The guardianship law also elevates the person nominated by the proposed ward at the hearing above a person previously nominated in a power of attorney or patient advocate designation. In the conservatorship context, those two forms of priority are equal.

For the record, both statutes are further buttressed by MCL 700.5106 which more specifically addresses the limitations placed on a court with respect to the appointment of a public fiduciary.

All three cited statutes are linked to the law, which can be read in their entirety by clicking on the statute.

Now let’s look at the case of  In Re Guardianship and Conservatorship of David P. VanPoppelen.  Click on the name to read the opinion.  Click here to read the concurrence/dissent which goes into an interesting issue about suitability, which, for the sake of brevity, I won’t discuss in this post.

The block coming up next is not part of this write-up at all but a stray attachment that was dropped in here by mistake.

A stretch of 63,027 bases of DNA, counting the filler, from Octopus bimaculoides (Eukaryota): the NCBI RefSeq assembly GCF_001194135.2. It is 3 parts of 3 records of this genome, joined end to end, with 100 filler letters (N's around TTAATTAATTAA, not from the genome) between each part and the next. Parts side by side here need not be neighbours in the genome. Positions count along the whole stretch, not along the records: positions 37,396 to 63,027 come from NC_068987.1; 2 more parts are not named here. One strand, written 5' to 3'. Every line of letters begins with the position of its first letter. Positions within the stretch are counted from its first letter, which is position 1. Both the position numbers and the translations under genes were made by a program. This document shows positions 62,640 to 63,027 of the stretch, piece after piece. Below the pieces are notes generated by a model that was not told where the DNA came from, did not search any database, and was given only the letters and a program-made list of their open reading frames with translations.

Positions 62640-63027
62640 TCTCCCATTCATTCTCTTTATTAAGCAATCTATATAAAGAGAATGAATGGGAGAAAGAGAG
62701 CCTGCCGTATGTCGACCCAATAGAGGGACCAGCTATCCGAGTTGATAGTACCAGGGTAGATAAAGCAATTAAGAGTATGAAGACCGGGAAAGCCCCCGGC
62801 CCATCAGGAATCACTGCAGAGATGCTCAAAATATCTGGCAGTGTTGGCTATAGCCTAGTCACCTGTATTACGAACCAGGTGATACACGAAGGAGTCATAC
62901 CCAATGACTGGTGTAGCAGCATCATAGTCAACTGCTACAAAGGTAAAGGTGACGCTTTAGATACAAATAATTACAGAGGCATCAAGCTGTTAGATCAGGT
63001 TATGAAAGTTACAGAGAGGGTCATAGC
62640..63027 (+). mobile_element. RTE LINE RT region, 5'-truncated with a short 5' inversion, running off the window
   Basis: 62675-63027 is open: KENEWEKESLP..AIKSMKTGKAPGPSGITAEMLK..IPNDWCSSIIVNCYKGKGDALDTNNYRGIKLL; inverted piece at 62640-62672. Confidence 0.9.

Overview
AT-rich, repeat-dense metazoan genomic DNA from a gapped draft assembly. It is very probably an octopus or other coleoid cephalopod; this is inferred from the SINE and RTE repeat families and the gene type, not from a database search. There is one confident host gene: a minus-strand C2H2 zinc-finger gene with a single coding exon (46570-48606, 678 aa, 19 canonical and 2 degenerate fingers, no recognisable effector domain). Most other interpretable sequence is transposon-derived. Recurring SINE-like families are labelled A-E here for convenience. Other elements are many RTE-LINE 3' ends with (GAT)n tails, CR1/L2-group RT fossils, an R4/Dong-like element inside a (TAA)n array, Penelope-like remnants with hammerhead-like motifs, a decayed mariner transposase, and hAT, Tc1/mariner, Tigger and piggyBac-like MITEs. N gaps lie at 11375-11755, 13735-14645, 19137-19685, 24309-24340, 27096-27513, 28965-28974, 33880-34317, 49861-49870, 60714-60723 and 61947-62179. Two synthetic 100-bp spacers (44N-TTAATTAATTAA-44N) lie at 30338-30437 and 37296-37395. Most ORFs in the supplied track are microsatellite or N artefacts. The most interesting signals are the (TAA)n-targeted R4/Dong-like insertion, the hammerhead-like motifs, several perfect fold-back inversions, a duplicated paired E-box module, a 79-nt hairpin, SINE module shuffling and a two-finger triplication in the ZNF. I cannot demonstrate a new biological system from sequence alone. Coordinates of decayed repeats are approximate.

In this case, the proposed ward (“David”) nominated June to be his guardian and conservator.  He did so both in his power of attorney and patient advocate designation, and he did so when he was questioned by the court-appointed guardian ad litem.  But the trial court bypassed June by finding that the David was not competent to execute the patient advocate designation and power of attorney when they were executed, and further, the court says “He was similarly incompetent to informally select his fiduciary.”